"Maybe it's that building with the screens," I answered doubtfully.
"It's over there," my husband said, pointing to a building set further back in the trees. From our vantage point, it was located in the center of the two buildings lurking beside us. It was as if we perched in the center of a gigantic forehead within a forest of hair, looking past two square eyeballs to a nose that supported a small dark rectangle of a chapel. A slight rise on one end of the roof wasn't a steeple. It looked like a steeple that didn't make it.
A sense of oppression glided into the truck windows, wrapping us all in silence. If we spoke, what might look our way? I suddenly didn't want to draw any attention to us. I glanced at the cars again. Where were the people who'd driven them here? The cars were dusty, but not rusted. They appeared to be driveable. Did the people they belonged to know we were here? Why weren't they showing themselves? Wasn't it human nature to come out and ask what we wanted? Were they standing inside the dark interiors of the buildings staring out at us?
I glanced around the small, shaded clearing. There was still no movement. It was as if a dark, unseen force had closed itself around those three buildings and anything near them. Like us.
My son's voice startled me. "This is creepy."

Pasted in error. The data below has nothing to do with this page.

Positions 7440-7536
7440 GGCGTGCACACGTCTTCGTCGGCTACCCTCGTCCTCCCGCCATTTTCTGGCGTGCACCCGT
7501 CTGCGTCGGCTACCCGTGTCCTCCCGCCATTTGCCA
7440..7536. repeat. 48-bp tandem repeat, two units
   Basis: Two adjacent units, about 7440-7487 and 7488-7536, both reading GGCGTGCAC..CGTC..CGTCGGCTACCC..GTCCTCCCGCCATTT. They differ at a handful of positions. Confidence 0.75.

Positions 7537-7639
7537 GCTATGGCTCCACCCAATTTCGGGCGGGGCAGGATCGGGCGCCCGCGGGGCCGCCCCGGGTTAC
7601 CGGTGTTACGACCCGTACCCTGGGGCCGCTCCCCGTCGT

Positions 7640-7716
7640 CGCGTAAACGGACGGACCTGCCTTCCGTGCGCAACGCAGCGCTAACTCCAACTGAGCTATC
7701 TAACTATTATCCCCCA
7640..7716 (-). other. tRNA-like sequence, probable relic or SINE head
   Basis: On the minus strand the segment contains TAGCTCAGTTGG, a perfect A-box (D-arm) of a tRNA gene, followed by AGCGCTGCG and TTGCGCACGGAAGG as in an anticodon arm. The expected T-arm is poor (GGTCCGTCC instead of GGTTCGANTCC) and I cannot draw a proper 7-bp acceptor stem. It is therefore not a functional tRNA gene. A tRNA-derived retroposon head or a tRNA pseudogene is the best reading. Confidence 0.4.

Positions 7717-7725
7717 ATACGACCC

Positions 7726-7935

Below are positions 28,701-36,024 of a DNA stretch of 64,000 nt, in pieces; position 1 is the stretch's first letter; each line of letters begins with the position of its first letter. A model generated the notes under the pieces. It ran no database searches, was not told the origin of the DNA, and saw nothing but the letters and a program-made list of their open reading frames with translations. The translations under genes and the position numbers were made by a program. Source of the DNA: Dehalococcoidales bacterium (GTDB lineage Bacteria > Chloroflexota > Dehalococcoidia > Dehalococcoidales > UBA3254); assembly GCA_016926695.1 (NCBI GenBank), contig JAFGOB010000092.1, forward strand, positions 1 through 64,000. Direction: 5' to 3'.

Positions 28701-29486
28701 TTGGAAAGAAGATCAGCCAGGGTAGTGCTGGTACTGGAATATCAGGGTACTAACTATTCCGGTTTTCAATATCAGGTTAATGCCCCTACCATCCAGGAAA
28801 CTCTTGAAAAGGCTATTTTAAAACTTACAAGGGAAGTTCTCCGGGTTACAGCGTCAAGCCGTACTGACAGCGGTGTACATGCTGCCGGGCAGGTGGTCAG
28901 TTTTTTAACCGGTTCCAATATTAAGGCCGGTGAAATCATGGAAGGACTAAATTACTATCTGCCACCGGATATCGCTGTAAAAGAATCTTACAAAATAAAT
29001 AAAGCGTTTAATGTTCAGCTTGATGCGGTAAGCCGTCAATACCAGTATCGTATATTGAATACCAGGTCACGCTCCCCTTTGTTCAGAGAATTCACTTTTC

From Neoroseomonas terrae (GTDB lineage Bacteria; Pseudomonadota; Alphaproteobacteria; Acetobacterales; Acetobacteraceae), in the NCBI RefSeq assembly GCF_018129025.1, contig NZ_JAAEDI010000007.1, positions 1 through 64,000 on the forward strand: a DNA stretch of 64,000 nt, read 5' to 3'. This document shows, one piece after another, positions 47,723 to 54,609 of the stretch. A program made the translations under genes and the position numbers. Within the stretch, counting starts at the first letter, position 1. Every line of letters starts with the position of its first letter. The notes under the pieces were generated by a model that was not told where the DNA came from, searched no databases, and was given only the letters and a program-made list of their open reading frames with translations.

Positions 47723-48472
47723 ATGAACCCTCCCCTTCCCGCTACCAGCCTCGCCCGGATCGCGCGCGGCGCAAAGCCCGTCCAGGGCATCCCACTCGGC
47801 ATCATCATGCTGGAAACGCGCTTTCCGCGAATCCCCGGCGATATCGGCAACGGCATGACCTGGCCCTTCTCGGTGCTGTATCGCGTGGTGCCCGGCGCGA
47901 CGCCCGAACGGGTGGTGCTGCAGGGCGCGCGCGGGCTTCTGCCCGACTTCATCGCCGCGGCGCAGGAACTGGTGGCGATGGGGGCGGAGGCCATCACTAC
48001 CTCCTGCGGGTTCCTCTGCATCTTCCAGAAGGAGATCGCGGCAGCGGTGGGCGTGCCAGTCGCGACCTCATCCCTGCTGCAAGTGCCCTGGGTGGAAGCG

"I don't like it here," the other son said. "Can we go?"
I hesitated. So far, I'd made an impression by saying, "Take a picture!" so often that it had become our vacation catch phrase. This was certainly a place like nothing we'd ever seen before. But something held me back from taking a picture of any of the dark, brooding buildings. Since I have an impetuous nature, this was an oddity in itself.
As I glanced again at the dark nunnery, the thought drifted into my brain, "If you take a picture, it will follow you home."
Chilled to the bone, I didn't bother asking what "It" was, but backed the truck around and managed to escape with a simple three-point turn. I didn't even look in my rear view mirror as I rolled out onto the sunny dirt road and headed back to the highway.
That was four months ago. Even though the thought crossed my mind that it might have been nice to have a picture of that place to put on my blog for you to see, I dismissed it without regret. That's because if I put that picture here for you to see, then it might follow you home, too.
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You've heard of yard gnomes? This morning I heard a strange sound in my backyard. When I went out to investigate, I found a turkey strutting around on my frost-nipped grass. As soon as I walked outside, it darted along the fence line, trying to stuff itself through the little square wire holes. Turkeys aren't square, so it didn't work. (Its high, warbling gobble didn't help it fit, either.) Tonight it's roosting in our tree house. I found it highly ironic that a turkey would show up in our yard on the first day of November to serve as our Yard Turkey. Gobble, gobble!